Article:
I've been having a mostly cordial discussion over at http://sleepyoldbear.com , and wanted to post this recent comment of mine to this blog; so, here goes...
Unfortunately, when we procreate, we aren’t the ones taking the risks. Our children will be the ones to bear the new generation’s fill of pain through disease, starvation, mental illness, murder, war, the sundry accidents that maim and kill, etc. etc. Of course, since I’m an atheist, and don’t believe in an afterlife, it’s all for nought, since we wind up in the same place we started from i.e. non-existence, though our friends and loved ones will add our loss to their own personal lists of suffering.
But for those who believe in an afterlife, the stakes are even greater, and the situation more dire. According to the bible, most of us will enter a metaphysical torture chamber the likes of which makes this earthly existence seem like a heaven in comparison, with absolutely no hope of escape, forever and ever, amen. If your religious beliefs are of an eastern fare, we’ll all enter the circle of re-incarnation, experiencing lives of pain and loss over and over again.
Imagine you’re standing in front of a panel with a red button in the center of it. You are told that, if you push the button, there’s a five percent chance that someone’s child will be taken and tortured for the rest of its life. And the kicker is that you’re not forced to push the button; you can simply walk away, refusing to play the game. No harm done. Would any sane person push the button?
Now consider Jesus’ words:
Matthew 7:13. Enter ye in at the strait gate: for wide is the gate, and broad is the way, that leadeth to destruction, and many there be which go in thereat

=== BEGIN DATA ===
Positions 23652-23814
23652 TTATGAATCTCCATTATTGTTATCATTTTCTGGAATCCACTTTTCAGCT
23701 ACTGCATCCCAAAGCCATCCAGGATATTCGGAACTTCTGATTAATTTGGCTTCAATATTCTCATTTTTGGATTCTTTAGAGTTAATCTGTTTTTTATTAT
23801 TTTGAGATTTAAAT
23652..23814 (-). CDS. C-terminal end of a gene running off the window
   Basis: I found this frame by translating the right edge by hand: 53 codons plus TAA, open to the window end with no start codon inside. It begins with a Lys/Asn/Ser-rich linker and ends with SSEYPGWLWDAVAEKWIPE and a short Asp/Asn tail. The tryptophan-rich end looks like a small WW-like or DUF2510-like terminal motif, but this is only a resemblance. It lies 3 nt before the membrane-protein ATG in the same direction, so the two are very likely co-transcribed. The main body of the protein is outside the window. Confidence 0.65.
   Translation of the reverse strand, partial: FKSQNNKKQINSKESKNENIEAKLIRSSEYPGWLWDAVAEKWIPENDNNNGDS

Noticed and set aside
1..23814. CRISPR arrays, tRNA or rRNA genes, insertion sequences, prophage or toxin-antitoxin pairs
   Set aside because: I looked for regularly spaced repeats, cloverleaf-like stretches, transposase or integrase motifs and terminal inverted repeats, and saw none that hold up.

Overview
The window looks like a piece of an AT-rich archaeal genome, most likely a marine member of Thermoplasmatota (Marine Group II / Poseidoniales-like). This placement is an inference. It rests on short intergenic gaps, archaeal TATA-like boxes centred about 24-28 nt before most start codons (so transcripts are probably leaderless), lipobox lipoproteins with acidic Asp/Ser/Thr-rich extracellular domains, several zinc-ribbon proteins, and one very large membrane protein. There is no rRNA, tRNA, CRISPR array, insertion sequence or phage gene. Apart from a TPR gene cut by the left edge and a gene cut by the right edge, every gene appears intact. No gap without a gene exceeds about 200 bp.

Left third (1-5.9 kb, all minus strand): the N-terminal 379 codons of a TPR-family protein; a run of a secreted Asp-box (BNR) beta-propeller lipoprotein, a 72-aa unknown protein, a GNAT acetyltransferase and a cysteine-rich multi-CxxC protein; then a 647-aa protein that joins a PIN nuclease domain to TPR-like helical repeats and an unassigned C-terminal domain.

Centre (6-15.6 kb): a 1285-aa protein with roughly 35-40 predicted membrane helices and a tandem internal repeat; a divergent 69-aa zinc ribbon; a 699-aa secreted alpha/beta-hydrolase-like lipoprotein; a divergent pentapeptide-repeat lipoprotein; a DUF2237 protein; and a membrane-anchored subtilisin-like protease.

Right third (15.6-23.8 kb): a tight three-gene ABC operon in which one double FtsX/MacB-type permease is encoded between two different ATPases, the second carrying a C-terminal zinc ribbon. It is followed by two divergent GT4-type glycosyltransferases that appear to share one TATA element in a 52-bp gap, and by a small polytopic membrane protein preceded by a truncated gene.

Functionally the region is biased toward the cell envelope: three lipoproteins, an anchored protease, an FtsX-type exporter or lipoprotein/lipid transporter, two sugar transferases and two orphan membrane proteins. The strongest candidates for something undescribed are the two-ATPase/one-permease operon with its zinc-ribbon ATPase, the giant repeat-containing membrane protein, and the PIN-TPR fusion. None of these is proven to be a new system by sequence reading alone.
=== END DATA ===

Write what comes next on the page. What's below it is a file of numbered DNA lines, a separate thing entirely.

:14. Because strait is the gate, and narrow is the way, which leadeth unto life, and few there be that find it.”
Let’s be generous and say that, oh, 25% of humanity passes the test. That leaves 75% of the earth’s population destined for eternal damnation. That’s more than 4.5 billion souls headed for hellfire, with another 3/4 of a billion on their way, for every billion new people added. Now, if the raw numbers don’t give you at least some pause, consider that a few of those just might wind up being people you care about. Perhaps your children, or grandchildren. Of course, you can niggle over the percentages if you like, but my point won’t change one bit. Just pick the child you love the most, and imagine that they’ve gotten their theology wrong, and are destined for a date with eternal torment. Can you honestly say that it wouldn’t have been better if they had never been born?
Here’s what Jesus had to say:
“The Son of Man is to go, just as it is written of Him; but woe to that man by whom the Son of Man is betrayed! It would have been good for that man if he had not been born.”
Of course, Judas Iscariot is being referred to here, but doesn’t the same apply to anybody who happens to miss the Heavenland Express? As a Christian, your position is much more horrible than mine, because you are forced to affirm a system in which the preponderance of eternal human souls will experience unimaginable sufferings…forever! Being an ex-Christian myself, I understand the mental hoops one has to jump through in order to justify; nay, praise such a state of affairs. But I don’t appreciate them…they force one to turn a blind eye to many fundamental realities about existence.
Is this the ‘meaning’ and ‘purpose’ you speak of that gives life value? If so, I think your premises deserve a little more examination. Whether metaphysical or secular, the price of admission to this ride is just too steep. It’s all about the risks, Bear, and the insult to human sensibilities in taking them.